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MFM
post Thu, 24 May 2018 - 14:03
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QUOTE (hcandersen @ Thu, 24 May 2018 - 10:23) *
IMO, the adj lost the plot.

Before there can be a restriction there must be an order which is correctly marked.

There isn't.

Diagram 1028.4 provides for alternative markings, the distinction being that one type applies only where parking is wholly on the carriageway or footway, type (a). As this doesn't apply here, then (b) must apply. But this would require that markings are placed on the footway.

But they're not.

http://www.legislation.gov.uk/uksi/2016/362/schedule/7/made

So when the adj stated that the restriction is arguable in principle, he was correct. But IMO he should then have gone to the contextual regulatory conditions which apply and not say that the OP was in the parking bay as authorised, which is what he did, because parking on the footway is not permitted unless markings are in place, as would be the case on the carriageway.


So if an adjudicator gets it wrong, you're screwed basically?
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hcandersen
post Thu, 24 May 2018 - 21:18
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No. He let you off because:
He read that the order created parking places on lengths of road, and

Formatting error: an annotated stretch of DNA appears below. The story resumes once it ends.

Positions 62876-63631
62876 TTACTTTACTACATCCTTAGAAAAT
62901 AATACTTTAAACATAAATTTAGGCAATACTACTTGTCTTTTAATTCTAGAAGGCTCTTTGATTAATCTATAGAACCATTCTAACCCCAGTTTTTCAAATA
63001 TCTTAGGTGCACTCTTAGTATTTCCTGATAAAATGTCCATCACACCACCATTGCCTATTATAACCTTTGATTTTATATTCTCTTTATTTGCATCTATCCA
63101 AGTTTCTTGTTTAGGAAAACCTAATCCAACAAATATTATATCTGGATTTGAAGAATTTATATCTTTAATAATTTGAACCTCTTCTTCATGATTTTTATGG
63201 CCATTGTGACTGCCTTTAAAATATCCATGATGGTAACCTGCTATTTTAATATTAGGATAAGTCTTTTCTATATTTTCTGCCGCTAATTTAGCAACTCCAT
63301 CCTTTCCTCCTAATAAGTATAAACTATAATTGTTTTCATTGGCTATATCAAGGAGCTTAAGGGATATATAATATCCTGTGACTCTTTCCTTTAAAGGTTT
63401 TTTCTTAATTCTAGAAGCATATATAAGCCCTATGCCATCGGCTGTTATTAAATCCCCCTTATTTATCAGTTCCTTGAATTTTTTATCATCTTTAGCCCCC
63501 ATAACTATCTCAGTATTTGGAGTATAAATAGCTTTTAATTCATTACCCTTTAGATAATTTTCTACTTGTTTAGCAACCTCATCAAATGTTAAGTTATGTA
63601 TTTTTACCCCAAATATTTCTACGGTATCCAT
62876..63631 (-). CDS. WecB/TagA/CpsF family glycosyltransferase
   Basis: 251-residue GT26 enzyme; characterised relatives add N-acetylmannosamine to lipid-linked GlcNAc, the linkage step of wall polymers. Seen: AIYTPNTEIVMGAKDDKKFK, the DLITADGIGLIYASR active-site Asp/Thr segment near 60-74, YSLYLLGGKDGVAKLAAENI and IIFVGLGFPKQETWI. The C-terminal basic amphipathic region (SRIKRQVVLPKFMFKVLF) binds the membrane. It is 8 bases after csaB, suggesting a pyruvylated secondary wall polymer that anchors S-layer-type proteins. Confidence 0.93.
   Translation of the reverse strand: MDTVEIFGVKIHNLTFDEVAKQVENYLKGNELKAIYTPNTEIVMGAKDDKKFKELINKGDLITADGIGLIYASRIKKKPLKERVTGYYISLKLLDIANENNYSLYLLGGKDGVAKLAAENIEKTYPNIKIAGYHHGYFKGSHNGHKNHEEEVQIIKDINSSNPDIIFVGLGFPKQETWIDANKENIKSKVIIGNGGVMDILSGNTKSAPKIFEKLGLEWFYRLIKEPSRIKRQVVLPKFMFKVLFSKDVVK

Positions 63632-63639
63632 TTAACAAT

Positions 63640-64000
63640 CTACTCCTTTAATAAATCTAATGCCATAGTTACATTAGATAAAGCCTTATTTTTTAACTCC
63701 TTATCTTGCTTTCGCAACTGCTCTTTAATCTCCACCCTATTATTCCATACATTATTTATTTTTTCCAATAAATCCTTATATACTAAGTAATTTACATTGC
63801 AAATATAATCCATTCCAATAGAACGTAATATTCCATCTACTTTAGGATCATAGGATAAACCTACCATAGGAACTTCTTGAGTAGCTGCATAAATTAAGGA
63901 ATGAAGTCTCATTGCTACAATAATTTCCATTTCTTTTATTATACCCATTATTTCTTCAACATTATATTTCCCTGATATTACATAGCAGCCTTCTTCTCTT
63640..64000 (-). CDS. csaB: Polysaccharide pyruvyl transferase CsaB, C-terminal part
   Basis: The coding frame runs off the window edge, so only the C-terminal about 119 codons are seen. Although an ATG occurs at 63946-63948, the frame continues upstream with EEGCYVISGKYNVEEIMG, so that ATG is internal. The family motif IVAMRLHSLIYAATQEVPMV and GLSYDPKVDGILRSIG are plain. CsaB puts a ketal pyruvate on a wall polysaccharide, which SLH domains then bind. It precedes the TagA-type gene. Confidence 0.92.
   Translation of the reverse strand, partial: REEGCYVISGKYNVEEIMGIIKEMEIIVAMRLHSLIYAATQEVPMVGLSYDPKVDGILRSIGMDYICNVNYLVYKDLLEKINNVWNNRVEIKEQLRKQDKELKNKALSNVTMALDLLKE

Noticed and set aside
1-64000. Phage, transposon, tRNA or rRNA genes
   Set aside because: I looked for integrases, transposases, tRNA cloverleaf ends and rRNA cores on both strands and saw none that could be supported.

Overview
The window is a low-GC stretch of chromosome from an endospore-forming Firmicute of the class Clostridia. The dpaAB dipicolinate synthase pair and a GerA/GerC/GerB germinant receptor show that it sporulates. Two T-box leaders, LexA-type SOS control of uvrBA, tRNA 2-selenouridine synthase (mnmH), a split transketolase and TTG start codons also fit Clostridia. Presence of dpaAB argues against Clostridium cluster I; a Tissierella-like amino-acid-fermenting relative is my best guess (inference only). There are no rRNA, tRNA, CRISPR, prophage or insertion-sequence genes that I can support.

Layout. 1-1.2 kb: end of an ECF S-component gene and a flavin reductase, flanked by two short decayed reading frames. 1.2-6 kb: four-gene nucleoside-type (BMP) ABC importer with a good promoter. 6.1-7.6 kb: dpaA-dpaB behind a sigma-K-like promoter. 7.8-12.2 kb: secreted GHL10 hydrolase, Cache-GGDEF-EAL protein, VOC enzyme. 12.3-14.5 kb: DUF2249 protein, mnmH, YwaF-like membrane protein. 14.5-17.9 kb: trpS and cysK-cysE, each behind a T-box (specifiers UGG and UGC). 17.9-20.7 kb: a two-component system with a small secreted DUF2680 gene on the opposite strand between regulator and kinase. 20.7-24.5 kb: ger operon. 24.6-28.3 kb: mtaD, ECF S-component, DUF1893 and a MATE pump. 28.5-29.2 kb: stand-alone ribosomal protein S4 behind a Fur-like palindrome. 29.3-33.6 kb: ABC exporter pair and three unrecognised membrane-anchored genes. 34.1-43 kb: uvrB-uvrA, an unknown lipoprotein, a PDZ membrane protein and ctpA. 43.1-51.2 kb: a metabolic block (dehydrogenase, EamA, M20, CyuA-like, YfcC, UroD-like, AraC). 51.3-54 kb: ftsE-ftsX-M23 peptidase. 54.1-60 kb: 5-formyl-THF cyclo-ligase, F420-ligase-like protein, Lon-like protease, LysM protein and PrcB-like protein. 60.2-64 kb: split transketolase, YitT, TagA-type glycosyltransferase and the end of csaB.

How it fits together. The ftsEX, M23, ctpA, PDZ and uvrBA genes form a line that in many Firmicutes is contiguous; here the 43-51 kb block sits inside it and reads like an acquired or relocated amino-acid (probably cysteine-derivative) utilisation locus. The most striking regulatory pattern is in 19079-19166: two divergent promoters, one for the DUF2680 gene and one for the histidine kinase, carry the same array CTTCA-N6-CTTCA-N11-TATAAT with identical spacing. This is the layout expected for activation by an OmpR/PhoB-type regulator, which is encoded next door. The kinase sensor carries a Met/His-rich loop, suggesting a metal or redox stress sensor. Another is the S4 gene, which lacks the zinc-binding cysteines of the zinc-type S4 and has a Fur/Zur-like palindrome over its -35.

That you were parked on said length of road, ergo
You were parked lawfully, irrespective of road markings.

Nonsense.

The order created parking places on lengths of road including carriageway and footway, but these were not marked as required.

He should either have determined that as the markings did not mark the extent of the order then NONE of them was valid, including the carriageway, or that, putting the carriageway to one side, as the footway is not marked it cannot form part of the parking place and that as no attempt was made to park within the parking place the contravention did not occur.

IMO, given the order the former is the correct position.

Our initial position in this thread was the latter but that's because we'd not seen the order. I've never come across an order which specifies a parking place other than as a length of road bounded on one side by the kerb and with a minimum width on the carriageway of X.